SBI appoints R Sridharan as MD
R Sridharan has taken over as the managing director (MD) and group executive (Associates and subsidiaries) of State Bank of India, from December 5, 2008.
He is a graduate from Madras University and joined as a probationary officer in 1972. Before taking over as MD, Sridharan was the deputy MD of the bank, looking after the non-banking subsidiaries. Earlier, he was the MD and CEO of SBI Capital Markets, a subsidiary of SBI.
Apart from these, Sridharan has held assignments in SBI's international division and has also served as advisor to the Ministry of Finance, government of India.
LIC to invest Rs 31,000 cr in equities, corporate bonds
Another Rs 18,000-cr investment in G-Secs planned.
Business Line, , Mumbai, Dec. 8
Life Insurance Corporation of India (LIC) would invest Rs 31,000 crore in equities and corporate bonds in the next four months.
The corporation would invest Rs 11,000 crore in stocks and Rs 20,000 crore in non-convertible debentures, said a top LIC official. The substantially large investments in the capital market by LIC comes at a time when FIIs are shying away from domestic equities and the Indian corporates are finding long-term funds hard to come by.
A number of corporates are now approaching LIC for funds as they are finding it difficult to raise resources from other sources, said Mr T.S. Vijayan, Chairman of LIC. The demand for funds from corporates is likely to continue, he said.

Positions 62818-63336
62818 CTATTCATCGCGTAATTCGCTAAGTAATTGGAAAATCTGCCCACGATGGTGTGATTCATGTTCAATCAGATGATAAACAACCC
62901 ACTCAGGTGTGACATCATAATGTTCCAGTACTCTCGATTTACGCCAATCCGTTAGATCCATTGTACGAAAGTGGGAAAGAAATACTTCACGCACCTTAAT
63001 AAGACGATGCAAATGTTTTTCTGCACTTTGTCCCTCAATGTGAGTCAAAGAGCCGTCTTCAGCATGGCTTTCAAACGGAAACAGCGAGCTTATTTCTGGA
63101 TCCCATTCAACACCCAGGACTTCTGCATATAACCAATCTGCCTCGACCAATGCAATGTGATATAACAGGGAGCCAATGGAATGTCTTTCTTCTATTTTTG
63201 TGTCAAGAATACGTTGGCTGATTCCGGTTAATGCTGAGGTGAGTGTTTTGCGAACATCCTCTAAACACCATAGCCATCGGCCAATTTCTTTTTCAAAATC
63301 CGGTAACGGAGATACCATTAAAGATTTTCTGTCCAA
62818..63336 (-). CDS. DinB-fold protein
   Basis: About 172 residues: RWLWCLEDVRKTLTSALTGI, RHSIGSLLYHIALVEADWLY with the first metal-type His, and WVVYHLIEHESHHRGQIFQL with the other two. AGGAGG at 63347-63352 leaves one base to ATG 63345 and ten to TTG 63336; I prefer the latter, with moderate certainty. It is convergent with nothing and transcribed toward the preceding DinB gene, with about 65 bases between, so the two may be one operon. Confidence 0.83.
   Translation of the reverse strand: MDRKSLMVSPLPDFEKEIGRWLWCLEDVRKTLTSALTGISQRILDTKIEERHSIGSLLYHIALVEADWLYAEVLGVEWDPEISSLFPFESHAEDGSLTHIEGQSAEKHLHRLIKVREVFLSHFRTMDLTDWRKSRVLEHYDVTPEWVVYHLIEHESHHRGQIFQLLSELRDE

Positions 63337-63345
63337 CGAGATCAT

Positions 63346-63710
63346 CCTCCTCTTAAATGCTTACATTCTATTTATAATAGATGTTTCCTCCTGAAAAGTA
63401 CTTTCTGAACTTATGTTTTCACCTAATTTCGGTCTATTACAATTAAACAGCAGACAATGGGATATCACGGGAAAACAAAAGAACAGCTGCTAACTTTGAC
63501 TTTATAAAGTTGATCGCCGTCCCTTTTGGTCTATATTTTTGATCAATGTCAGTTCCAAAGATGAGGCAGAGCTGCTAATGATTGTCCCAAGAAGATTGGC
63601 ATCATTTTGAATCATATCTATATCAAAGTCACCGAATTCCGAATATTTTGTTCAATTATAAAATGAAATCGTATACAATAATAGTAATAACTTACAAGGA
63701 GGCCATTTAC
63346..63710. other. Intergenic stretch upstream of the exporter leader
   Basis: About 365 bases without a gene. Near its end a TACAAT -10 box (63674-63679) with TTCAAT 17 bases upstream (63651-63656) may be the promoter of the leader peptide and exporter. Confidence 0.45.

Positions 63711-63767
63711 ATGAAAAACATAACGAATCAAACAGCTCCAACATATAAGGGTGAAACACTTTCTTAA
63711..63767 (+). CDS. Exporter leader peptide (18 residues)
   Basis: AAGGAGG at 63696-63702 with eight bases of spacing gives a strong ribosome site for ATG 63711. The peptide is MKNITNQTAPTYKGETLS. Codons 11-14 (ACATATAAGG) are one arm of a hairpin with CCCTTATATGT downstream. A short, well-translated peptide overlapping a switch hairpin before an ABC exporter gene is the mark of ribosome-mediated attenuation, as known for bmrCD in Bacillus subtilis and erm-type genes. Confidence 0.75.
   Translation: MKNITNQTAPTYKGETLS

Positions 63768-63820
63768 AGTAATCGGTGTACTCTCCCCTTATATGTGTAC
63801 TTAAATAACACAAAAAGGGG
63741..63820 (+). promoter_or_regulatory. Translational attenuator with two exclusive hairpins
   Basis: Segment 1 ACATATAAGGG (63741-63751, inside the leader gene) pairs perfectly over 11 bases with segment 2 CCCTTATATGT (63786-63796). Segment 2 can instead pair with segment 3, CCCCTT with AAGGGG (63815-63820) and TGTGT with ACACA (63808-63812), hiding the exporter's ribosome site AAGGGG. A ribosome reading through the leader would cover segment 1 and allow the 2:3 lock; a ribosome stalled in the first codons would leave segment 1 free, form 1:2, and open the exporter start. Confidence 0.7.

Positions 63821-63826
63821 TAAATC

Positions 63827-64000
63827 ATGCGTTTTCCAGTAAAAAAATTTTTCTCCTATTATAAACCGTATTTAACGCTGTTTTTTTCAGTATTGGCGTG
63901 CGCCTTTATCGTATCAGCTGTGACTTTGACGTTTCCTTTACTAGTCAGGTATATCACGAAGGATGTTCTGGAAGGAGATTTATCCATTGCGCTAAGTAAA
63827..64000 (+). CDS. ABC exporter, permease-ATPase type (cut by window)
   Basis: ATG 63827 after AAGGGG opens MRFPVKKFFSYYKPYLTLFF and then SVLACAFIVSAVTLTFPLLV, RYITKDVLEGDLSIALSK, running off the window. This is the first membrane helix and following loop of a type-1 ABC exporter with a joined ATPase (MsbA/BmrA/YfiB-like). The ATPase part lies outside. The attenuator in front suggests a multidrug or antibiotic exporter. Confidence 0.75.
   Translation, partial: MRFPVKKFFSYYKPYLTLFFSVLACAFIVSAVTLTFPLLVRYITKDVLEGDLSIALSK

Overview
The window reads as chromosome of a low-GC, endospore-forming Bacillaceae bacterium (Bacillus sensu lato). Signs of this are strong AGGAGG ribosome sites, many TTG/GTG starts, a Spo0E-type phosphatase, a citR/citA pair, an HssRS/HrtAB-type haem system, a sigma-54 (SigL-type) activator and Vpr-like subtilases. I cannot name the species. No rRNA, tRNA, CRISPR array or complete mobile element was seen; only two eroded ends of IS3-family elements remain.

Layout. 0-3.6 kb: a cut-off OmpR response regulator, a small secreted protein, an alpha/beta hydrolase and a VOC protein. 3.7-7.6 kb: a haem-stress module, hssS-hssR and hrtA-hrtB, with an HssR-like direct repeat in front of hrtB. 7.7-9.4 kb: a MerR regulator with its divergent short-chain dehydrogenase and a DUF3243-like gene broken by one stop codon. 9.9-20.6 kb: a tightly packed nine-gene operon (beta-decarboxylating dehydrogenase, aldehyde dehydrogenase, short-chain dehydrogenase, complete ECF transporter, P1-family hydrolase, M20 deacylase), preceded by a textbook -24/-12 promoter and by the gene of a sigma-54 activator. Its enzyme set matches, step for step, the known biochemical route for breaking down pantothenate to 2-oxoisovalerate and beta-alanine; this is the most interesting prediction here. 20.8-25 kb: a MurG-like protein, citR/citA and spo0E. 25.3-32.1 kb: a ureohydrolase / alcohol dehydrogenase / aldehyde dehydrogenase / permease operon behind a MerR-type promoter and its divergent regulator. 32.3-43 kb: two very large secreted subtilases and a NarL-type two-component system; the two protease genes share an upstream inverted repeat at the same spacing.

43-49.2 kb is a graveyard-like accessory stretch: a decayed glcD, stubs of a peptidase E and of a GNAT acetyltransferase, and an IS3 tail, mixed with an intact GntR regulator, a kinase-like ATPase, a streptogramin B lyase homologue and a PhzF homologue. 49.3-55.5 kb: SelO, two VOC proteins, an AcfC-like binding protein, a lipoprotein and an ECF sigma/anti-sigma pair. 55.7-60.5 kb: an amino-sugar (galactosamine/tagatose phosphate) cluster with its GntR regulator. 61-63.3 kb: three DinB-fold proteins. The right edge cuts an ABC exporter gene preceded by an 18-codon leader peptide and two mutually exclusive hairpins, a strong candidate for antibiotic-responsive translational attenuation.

The largest insurer in the country would also be investing another Rs 18,000 crore in government securities. This would take LIC’s total investments in the remaining period of the current fiscal to around Rs 50,000 crore, over and above the Rs 1,02,476 crore it has already invested in the first eight months of the current financial year.
In the first eight months of the current fiscal, LIC has invested Rs 36,311 crore in G-Secs, Rs 29,000 crore in equities (secondary market) and Rs 23,190 crore in NCDs.
In addition to this, LIC has also invested Rs 12,372 crore in the infrastructure and social sectors, Rs 1,342 crore in project loans, and Rs 164 crore in IPOs, said Mr N. Mohan Raj, Executive Director, LIC. This is much higher than the total investment of Rs 97,738 crore made by the corporation in the first eight months of the last fiscal.
“Companies are taking the NCD route to raise resources. Highly rated, credit-worthy companies have raised resources by placing their NCDs with us. The coupon rate on the NCDs ranges between 11 and 13 per cent,” said Mr Mohan Raj, on the sidelines of a press meet to announce the launch of the corporation’s single premium endowment product – ‘Jeevan Aastha’.